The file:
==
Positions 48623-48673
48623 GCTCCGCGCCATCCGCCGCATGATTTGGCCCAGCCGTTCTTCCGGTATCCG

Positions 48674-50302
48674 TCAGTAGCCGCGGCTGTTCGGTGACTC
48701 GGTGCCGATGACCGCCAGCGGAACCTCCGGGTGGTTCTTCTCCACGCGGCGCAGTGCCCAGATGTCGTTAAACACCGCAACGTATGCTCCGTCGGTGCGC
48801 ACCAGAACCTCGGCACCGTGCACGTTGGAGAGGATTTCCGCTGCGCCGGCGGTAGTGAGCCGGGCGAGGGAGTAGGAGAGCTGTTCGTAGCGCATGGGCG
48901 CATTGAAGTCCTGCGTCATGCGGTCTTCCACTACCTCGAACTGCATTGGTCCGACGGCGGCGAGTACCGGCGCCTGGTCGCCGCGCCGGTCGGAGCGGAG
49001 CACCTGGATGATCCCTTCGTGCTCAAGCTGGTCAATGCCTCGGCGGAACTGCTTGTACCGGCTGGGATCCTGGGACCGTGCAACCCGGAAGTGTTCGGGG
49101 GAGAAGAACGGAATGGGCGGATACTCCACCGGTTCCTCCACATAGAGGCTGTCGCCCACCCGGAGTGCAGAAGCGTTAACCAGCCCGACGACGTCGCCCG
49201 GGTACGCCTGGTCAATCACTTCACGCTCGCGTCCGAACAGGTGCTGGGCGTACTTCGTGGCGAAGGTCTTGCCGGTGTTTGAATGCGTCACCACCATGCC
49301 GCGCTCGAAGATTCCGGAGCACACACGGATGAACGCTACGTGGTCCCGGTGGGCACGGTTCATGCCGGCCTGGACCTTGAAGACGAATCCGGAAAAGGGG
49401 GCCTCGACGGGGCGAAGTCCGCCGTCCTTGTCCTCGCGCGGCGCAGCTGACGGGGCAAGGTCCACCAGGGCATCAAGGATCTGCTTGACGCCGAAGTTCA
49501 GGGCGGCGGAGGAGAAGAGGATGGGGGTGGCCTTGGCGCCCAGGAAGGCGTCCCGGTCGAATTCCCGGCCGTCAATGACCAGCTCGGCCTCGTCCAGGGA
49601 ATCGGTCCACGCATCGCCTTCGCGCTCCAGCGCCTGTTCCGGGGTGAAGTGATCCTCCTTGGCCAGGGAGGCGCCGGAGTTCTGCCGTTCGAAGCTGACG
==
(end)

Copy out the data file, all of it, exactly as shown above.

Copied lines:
Positions 48623-48673
48623 GCTCCGCGCCATCCGCCGCATGATTTGGCCCAGCCGTTCTTCCGGTATCCG

Positions 48674-50302
48674 TCAGTAGCCGCGGCTGTTCGGTGACTC
48701 GGTGCCGATGACCGCCAGCGGAACCTCCGGGTGGTTCTTCTCCACGCGGCGCAGTGCCCAGATGTCGTTAAACACCGCAACGTATGCTCCGTCGGTGCGC
48801 ACCAGAACCTCGGCACCGTGCACGTTGGAGAGGATTTCCGCTGCGCCGGCGGTAGTGAGCCGGGCGAGGGAGTAGGAGAGCTGTTCGTAGCGCATGGGCG
48901 CATTGAAGTCCTGCGTCATGCGGTCTTCCACTACCTCGAACTGCATTGGTCCGACGGCGGCGAGTACCGGCGCCTGGTCGCCGCGCCGGTCGGAGCGGAG
49001 CACCTGGATGATCCCTTCGTGCTCAAGCTGGTCAATGCCTCGGCGGAACTGCTTGTACCGGCTGGGATCCTGGGACCGTGCAACCCGGAAGTGTTCGGGG
49101 GAGAAGAACGGAATGGGCGGATACTCCACCGGTTCCTCCACATAGAGGCTGTCGCCCACCCGGAGTGCAGAAGCGTTAACCAGCCCGACGACGTCGCCCG
49201 GGTACGCCTGGTCAATCACTTCACGCTCGCGTCCGAACAGGTGCTGGGCGTACTTCGTGGCGAAGGTCTTGCCGGTGTTTGAATGCGTCACCACCATGCC
49301 GCGCTCGAAGATTCCGGAGCACACACGGATGAACGCTACGTGGTCCCGGTGGGCACGGTTCATGCCGGCCTGGACCTTGAAGACGAATCCGGAAAAGGGG
49401 GCCTCGACGGGGCGAAGTCCGCCGTCCTTGTCCTCGCGCGGCGCAGCTGACGGGGCAAGGTCCACCAGGGCATCAAGGATCTGCTTGACGCCGAAGTTCA
49501 GGGCGGCGGAGGAGAAGAGGATGGGGGTGGCCTTGGCGCCCAGGAAGGCGTCCCGGTCGAATTCCCGGCCGTCAATGACCAGCTCGGCCTCGTCCAGGGA
49601 ATCGGTCCACGCATCGCCTTCGCGCTCCAGCGCCTGTTCCGGGGTGAAGTGATCCTCCTTGGCCAGGGAGGCGCCGGAGTTCTGCCGTTCGAAGCTGACG